Ascension Health gives small business owners an ACA primer

June 15, 2012

Ascension Health, the nation's largest nonprofit health care provider, continues to spread the word that health reform benefits small business.

Through its "Health Care that Leaves No One Behind" initiative, Ascension Health is inviting small business owners on its community hospital boards and other community influencers to forums where they learn about the business-friendly provisions of the Patient Protection and Affordable Care Act. It's held 14 forums to date.

Each forum includes a primer on health care insurance for small businesses and the provisions in the ACA that help small businesses including state insurance exchanges, health insurance reform and the health coverage tax credit for which millions of small businesses are eligible. Ascension Health said it plans to continue to advocate for the ACA's small business provisions regardless of the outcome of the Supreme Court case challenging the law.

Ascension Health invites participants to share what they've learned at the forums with other small business owners; and it equips them with a tool kit including brochures, op-ed templates, speeches, PowerPoint presentations and other resources to help them communicate effectively about health reform and small businesses — and to be sure they are taking advantage of the opportunities it offers for their own businesses.

Following some of the forums, board members have made legislative visits in Washington, D.C., to express their support and/or concerns about health reform for small businesses.

The forums provide an opportunity for education, dialogue and advocacy, said Mary Ella Payne, Ascension Health's system vice president for legislative leadership. Ascension Health is planning several more forums for this summer and fall, and it is hoping others in the ministry may want to follow suit.

"With so much misinformation circulating about health reform, Catholic health care can play a major role in educating small business owners, consumers and others about how this law actually works," Payne said.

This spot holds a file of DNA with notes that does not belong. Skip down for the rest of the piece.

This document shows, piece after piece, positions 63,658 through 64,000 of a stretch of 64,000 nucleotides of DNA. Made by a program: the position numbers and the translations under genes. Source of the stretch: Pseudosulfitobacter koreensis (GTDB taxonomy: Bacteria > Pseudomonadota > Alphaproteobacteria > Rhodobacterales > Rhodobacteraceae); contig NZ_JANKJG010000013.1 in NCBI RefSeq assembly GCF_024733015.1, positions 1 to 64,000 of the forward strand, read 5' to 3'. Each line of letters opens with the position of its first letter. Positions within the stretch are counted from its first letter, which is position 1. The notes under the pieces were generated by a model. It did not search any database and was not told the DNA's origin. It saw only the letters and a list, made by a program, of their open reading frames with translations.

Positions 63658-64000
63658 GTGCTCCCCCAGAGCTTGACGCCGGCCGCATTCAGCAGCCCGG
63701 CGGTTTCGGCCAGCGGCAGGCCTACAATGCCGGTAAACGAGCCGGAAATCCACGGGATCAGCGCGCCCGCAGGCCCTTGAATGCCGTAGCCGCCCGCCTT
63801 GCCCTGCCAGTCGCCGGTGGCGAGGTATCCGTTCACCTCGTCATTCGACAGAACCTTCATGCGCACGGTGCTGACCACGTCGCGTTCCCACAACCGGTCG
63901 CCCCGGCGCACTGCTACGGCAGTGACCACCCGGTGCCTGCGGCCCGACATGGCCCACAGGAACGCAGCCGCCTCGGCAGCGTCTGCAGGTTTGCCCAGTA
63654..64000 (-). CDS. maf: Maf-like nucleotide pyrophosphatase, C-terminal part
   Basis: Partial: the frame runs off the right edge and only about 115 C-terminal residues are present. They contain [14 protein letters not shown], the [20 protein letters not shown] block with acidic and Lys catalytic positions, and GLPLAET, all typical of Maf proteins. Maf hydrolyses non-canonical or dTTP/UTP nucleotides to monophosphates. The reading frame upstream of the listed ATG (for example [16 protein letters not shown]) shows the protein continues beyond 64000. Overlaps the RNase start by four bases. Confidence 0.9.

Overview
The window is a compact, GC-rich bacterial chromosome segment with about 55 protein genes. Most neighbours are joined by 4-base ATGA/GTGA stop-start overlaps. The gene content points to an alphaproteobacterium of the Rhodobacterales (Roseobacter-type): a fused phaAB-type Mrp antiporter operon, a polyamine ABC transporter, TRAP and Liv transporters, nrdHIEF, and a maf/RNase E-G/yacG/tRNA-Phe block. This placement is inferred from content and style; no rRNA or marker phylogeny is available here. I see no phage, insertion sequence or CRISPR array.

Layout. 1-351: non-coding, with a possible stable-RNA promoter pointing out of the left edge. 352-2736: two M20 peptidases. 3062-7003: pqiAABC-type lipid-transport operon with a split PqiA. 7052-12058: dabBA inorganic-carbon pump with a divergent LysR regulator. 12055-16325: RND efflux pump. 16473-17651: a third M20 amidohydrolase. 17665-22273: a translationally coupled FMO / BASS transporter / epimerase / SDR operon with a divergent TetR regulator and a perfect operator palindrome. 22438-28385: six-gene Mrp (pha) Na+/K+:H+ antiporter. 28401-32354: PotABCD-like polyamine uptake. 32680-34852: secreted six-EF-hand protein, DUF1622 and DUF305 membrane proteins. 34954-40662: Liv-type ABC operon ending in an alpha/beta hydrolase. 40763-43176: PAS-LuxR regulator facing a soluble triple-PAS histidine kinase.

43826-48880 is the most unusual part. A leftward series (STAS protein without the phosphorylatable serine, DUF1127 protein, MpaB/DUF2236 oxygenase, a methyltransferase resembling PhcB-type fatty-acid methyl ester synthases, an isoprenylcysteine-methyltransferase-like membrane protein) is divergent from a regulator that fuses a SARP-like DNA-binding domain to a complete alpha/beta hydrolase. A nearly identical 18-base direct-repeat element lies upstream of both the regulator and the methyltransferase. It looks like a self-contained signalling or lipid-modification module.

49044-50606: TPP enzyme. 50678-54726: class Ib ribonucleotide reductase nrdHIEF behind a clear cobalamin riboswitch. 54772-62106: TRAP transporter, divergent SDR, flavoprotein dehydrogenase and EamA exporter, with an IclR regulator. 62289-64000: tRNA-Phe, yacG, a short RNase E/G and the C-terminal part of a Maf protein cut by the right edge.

Ascension Health is based in St. Louis, but it does not operate any hospitals in the metropolitan area. Its spring forum in St. Louis brought together small business owners who heard from a panel of industry experts and small business owner Lew Prince, owner of the Vintage Vinyl record store in University City, Mo. Prince told the group he expects the state insurance exchanges created under the auspices of the ACA to be "hugely valuable" in that they will allow him to make apples-to-apples comparisons when he is assessing insurance plans for his employees. Prince said that through the ACA he got an $11,000 tax credit to offset $80,000 of the store's health care costs.

Payne said Ascension Health has been very pleased with the results of these events, "where our local and regional leaders can engage with health reform experts and one another about the Affordable Care Act and what it means for small businesses and health coverage in their communities."

Ascension Health officials said they are happy to share the resources and meeting templates with other Catholic-sponsored health systems.


Copyright © 2012 by the Catholic Health Association of the United States
For reprint permission, contact Betty Crosby or call (314) 253-3477.

Copyright © 2012 by the Catholic Health Association of the United States

For reprint permission, contact Betty Crosby or call (314) 253-3490.